Macy’s has revamped its Star Rewards loyalty program so it’s simpler and provides better benefits, as part of new marketing efforts launched this year to recapture lost customers, gain new ones and perk up sales with existing shoppers.
Effective Monday, customers with a Macy’s credit card will be automatically enrolled into one of three levels, the highest being platinum, which is for those spending $1,200 or more annually at Macy’s with their store card.
Platinum-level shoppers will be entitled to 25 percent off on any day they wish to shop, utilizing their “star pass” coupons. They will also get free shipping on any purchase with no minimum spend; earn 5 percent back in rewards on every purchase, and once they spend $200, receive $10 in “star money” that can be used immediately with no merchandise exclusions. They also receive a platinum-colored Macy’s credit card.
The second highest level, gold, is for those spending between $500 to $1,199 annually at Macy’s with the store card. They will receive 25 percent off any day they choose with the star pass coupons and free shipping on any purchase with no minimum spend.
The third tier is silver, for customers spending up to $499 annually at Macy’s with the store card. They receive 25 percent off any day they choose to shop with the star pass coupons.
“Macy’s customers have high expectations for their shopping experience, and earning and keeping their loyalty is now more important than ever,” said Jeff Gennette, Macy’s Inc. chief executive officer.“We listened to our customers, and with the reinvention of Macy’s Star Rewards we are delivering a loyalty program that will strengthen our relationships and better engage, reward and grow our best customers.”
Last June, at an investors’ conference, Gennette and Rich Lennox, Macy’s chief marketing officer, outlined a marketing overhaul, citing the new loyalty program and a “re-engineering of the high-intensity promotional model.” Rather than pulling back on promotions, Macy’s is creating “a different species of promotions that are clear and distinct and aimed at different segments.”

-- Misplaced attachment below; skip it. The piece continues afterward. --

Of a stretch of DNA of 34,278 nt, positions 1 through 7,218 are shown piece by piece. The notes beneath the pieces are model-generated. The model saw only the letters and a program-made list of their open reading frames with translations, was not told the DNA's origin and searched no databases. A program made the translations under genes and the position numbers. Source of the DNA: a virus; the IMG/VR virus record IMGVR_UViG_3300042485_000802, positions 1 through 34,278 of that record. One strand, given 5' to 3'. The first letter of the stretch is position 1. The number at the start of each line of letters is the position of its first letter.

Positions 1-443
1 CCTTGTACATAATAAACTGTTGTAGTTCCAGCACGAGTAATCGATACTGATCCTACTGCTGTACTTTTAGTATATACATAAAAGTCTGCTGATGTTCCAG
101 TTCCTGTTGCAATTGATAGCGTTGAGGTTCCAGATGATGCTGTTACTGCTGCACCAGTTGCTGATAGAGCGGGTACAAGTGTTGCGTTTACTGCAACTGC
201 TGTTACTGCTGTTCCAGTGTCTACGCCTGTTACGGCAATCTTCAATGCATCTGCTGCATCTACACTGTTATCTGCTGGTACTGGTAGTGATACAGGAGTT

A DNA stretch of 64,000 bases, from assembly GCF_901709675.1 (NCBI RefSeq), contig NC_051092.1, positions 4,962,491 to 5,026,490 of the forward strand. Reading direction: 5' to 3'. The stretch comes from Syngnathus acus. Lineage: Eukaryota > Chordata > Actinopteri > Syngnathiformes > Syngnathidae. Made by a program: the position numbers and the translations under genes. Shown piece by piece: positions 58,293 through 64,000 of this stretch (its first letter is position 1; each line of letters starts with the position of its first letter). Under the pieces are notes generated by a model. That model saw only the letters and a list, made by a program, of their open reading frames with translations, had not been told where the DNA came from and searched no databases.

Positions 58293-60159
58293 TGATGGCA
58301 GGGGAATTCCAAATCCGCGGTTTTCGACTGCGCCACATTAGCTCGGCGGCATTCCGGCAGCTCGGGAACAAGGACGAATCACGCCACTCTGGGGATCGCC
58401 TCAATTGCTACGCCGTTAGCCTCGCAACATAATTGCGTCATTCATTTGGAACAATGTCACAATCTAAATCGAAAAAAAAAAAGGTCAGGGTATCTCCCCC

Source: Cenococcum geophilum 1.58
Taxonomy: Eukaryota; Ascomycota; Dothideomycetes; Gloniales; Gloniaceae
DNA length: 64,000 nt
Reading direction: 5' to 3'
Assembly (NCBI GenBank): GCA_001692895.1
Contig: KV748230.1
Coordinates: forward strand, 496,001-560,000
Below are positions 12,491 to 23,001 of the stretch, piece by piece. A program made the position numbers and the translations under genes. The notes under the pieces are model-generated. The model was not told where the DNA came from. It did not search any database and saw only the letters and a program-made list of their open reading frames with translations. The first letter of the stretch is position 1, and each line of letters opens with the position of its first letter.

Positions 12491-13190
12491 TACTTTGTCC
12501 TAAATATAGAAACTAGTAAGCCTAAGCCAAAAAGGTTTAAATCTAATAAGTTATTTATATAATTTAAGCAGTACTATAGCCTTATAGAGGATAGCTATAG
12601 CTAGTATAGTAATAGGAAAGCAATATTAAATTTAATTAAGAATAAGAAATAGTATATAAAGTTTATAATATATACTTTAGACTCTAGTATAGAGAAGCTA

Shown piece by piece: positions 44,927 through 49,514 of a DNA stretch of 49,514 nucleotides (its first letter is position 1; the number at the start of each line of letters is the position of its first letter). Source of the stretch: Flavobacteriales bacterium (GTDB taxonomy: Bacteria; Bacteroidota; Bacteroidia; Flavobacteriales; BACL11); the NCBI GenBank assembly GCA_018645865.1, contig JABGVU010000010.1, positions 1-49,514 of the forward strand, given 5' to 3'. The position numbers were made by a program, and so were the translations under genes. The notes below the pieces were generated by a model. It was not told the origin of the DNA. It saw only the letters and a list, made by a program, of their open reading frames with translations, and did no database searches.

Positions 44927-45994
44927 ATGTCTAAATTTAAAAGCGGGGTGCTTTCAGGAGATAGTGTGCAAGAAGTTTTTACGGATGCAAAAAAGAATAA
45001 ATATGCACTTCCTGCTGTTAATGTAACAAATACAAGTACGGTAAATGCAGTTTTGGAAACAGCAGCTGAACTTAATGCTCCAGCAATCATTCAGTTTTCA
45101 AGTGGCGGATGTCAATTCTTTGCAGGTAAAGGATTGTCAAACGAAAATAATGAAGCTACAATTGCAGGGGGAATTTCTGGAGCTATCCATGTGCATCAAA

Lennox cited a “concentrated multimedia approach for spring, summer, fall and holiday fashion with marketing that coalesces around a window of time and lives in all media channels.”
Gennette also cited simplified pricing, with Macy’s moving to “faster and deeper permanent markdowns” and no point-of-sale markdowns layered on top of promotions.
Essentially, Macy’s marketing has three layers, the biggest being the promotional effort that stresses value. The second biggest involves marketing Macy’s as a fashion authority, and the third and smallest layer revolves around romancing the Macy’s brand and its iconic events such as the Fourth of July fireworks and the Thanksgiving Day parade.
Seventy-five percent of the marketing investment remains promotional; 20 percent is for spotlighting special or hot-selling products, and big-event marketing is being increased from 2.5 percent of the marketing budget to 5 percent.
Macy’s is also working to build an image of being “a fashion authority” by highlighting “cutting-edge” styles, exclusives, hot items and key partnerships with brands.
The retailer said it will continue to roll out enhancements to its loyalty program through 2018, including chances to win “unique experiences and rewards elements.” A cardholders shopping event will be held on the evening of Oct. 15.